Damon DiMarco’s “Shock & Awe – A Play in Two Acts”
Adapted from interviews with U.S. veterans of the War in Iraq, SHOCK & AWE weaves individual lives to form a violent, surreal, and darkly comic tapestry. One man endures the long-distance fracturing of his family while another mounts an intense pursuit of Saddam Hussein’s limousine. An Iraqi mother searches for ‘someone in charge’ while a soldier tries to convince the Army that he bears a mysterious wound. Taken individually, these stories are too strange to be anything but true. Taken together, they form an ensemble piece that’s gripping, funny, abominable, and insane – in other words, it’s war. SHOCK & AWE presents one of the most controversial conflicts in American history as only the people who’ve been there have known it. (8M, 1W)
“. . . an admirable production . . . Shock & Awe is a polished script . . . taken from interviews [DiMarco] did with returning Iraq veterans . . . it’s impossible not to be moved by sacrifice piled on sacrifice . . . there was a true, life-and-art affirming sense of theatrical community.”
– The Cincinnati Enquirer
“Above all, this play points out that the true casualties from this war [in Iraq] are largely hidden to the naked eye.”
– Dayton Daily News
Shock & Awe was
- a finalist for the Princess Grace Awards (2005)
- a finalist for Reverie Productions Next Generation Playwright’s Award (2008)
- a semi-finalist for the Julie Harris Playwright Award (2008)
- selected for World Debut as part of the 2009 Y.E.S. Festival at Northern Kentucky University.
Scenes from Shock & Awe were produced around Manhattan at various venues, but “We’re Nobody” was done as part of the Fire Dept.’s acclaimed event AT WAR: American Playwrights Respond to Iraq, moderated by Janeane Garofalo and David Straithairn (2008)
A scene from Shock & Awe (“I Like to Work”) won the January 2010 Manhattan Monologue Slam as performed by Garrett Hendricks (below)
Shock & Awe’s premiere production at Northern Kentucky University used amazing and inventive props, costumes, set, and lighting design to create an incredibly lifelike environment:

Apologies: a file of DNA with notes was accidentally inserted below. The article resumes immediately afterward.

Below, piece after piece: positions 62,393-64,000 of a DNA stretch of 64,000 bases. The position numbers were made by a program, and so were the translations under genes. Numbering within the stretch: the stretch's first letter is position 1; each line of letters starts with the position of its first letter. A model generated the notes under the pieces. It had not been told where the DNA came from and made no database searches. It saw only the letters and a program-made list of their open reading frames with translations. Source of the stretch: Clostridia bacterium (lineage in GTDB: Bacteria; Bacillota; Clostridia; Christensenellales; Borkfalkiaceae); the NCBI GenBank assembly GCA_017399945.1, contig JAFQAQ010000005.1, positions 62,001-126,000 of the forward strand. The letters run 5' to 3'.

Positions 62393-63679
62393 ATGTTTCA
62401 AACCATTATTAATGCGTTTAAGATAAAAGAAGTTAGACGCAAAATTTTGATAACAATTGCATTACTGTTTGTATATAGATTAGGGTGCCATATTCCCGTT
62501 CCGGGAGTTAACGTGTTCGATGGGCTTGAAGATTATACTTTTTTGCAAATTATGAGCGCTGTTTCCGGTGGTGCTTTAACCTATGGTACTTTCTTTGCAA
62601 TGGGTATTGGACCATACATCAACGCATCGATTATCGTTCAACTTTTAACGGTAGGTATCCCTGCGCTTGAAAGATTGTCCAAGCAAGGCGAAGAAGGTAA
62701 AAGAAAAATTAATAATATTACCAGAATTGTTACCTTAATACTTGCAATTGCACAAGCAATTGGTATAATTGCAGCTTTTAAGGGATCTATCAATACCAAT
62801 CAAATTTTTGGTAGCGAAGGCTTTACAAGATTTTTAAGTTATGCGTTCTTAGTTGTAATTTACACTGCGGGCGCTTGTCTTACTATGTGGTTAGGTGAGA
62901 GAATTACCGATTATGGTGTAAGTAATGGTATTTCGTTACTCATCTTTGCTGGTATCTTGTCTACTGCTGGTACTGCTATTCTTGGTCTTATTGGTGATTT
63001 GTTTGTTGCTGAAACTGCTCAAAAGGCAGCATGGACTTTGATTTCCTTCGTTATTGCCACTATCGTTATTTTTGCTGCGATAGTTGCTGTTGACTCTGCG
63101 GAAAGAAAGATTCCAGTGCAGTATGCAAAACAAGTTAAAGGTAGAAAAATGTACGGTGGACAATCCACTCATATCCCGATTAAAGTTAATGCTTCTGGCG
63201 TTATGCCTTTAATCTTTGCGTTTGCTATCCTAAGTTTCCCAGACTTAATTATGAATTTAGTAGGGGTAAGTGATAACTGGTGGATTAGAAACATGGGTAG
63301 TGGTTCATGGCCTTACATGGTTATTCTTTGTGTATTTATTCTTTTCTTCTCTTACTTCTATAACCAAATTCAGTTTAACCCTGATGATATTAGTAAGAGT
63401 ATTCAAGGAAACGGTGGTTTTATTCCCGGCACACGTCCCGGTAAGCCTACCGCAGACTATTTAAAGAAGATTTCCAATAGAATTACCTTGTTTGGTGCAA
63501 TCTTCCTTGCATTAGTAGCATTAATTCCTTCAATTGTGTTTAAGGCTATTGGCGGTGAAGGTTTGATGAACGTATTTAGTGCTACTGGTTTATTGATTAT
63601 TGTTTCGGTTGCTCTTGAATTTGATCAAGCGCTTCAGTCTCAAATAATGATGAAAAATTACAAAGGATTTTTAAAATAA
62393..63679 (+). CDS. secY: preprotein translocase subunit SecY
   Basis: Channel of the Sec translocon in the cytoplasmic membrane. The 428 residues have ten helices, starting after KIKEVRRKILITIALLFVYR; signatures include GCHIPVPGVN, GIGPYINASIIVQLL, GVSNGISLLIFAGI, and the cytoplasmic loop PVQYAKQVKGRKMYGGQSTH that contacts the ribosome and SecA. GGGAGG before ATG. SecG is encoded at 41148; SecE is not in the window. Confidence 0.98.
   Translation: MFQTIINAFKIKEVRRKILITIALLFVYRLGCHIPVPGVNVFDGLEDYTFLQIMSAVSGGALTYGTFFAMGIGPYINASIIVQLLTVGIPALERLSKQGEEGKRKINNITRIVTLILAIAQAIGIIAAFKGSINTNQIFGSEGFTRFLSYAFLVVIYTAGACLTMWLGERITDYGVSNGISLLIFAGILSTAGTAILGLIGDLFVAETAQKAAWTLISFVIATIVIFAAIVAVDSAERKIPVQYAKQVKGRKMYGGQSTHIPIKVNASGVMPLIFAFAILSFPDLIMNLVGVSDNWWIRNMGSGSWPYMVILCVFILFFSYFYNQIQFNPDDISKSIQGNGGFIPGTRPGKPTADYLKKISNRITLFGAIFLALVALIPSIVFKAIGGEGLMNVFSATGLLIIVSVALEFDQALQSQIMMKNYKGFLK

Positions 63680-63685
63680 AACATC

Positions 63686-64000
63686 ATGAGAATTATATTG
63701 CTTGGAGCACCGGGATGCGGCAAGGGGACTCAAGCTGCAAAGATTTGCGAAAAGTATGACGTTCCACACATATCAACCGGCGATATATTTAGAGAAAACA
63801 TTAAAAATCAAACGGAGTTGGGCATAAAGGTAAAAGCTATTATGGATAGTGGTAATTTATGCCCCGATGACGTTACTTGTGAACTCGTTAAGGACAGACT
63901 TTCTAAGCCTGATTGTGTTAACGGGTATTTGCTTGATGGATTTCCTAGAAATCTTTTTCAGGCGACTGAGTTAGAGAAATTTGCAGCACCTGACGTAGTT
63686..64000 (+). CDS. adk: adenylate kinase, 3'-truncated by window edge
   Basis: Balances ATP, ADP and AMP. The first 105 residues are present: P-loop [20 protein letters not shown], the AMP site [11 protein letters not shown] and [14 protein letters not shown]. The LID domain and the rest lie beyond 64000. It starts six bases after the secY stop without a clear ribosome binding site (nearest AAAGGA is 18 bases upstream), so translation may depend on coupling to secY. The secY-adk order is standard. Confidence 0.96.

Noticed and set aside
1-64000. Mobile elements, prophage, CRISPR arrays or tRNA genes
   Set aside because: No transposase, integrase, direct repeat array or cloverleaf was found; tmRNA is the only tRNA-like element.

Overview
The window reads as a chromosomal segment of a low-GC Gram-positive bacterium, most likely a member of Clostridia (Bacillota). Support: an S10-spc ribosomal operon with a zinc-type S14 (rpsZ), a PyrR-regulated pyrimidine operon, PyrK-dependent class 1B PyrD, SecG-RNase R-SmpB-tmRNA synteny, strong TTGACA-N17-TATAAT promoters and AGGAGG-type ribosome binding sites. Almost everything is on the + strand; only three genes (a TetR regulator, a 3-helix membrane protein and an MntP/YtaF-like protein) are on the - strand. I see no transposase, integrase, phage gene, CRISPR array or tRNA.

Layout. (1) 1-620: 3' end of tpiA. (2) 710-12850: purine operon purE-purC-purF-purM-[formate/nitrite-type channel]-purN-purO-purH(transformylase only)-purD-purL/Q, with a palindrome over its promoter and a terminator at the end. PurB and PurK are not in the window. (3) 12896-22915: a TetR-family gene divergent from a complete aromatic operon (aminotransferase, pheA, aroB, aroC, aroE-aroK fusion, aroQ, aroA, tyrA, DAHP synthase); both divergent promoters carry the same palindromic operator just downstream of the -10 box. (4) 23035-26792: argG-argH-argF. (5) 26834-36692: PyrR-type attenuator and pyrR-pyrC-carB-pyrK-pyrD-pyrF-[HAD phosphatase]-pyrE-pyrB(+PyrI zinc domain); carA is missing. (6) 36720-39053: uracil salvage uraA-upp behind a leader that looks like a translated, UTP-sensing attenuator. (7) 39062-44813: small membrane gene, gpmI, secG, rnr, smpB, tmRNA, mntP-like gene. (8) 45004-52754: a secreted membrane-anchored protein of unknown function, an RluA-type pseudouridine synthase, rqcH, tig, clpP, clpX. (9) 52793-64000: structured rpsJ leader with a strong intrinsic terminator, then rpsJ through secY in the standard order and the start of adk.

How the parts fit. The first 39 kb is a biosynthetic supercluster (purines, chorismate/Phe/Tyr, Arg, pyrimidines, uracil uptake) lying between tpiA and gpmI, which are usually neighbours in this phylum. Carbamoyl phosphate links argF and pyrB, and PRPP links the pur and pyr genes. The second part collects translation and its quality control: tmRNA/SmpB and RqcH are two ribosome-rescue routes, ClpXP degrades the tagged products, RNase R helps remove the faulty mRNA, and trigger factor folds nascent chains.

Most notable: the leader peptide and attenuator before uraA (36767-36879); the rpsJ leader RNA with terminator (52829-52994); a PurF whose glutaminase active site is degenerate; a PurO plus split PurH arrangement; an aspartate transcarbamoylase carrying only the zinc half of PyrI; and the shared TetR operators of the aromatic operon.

Actor Garrett Hendricks uses the “I Like to Work” scene from Act 1 of Damon DiMarco’s Shock & Awe, A Play in Two Acts to win the January 2010 Manhattan Monologue Slam.
Still shots from the NKU production of Damon DiMarco’s Shock & Awe, A Play in Two Acts.
My Mariners: a Full-Length Play with Music, with Jeffrey Harper
Commissioned by the Sundog Theatre of Staten Island
A disgraced captain, a tyrannical Governor, mutinous sailors, the sounds of 19th-Century sea chanteys, and a gruesome murder all come together in MY MARINERS, a play with traditional American music by oral historian and prize-winning authors Damon DiMarco and Jeffrey Harper.
MY MARINERS, inspired by real places and events, is set in 1883 at Sailors Snug Harbor, Staten Island. The play tells the story of Captain Charles Reinbeck, a disgraced sea captain, who comes from Manhattan to the Sailors Snug Harbor in response to a mysterious and ominous letter. When he arrives, he learns of a sailor’s brutal, vicious murder “gutted like a fish” on the grounds of Snug Harbor.
Captain Reinbeck enters a maze of mystery and contradictory tales from the Harbor’s authoritarian Governor Thomas Brack and his assistant Enoch Fancher to a group of angry disgruntled sailors, led by seaman Will Garland. Each step of Reinbeck’s investigation leads him deeper into Sailors Snug Harbor’s cruel secrets and hidden brutality, with more confounding discoveries, until Reinbeck, confronted with his own shameful past, must choose between the safety of resignation and the danger of redemption.
MY MARINERS weaves live singing of public domain, traditional American sea chanteys throughout the play, as well as musical performance before opening curtain and during intermission. A compelling murder mystery narrative in a historically rich world of American traditional song, MY MARINERS provides a total theater experience for family audiences. Recommended for ages 12 and up.
Pictures from the Sundog Theatre Premiere: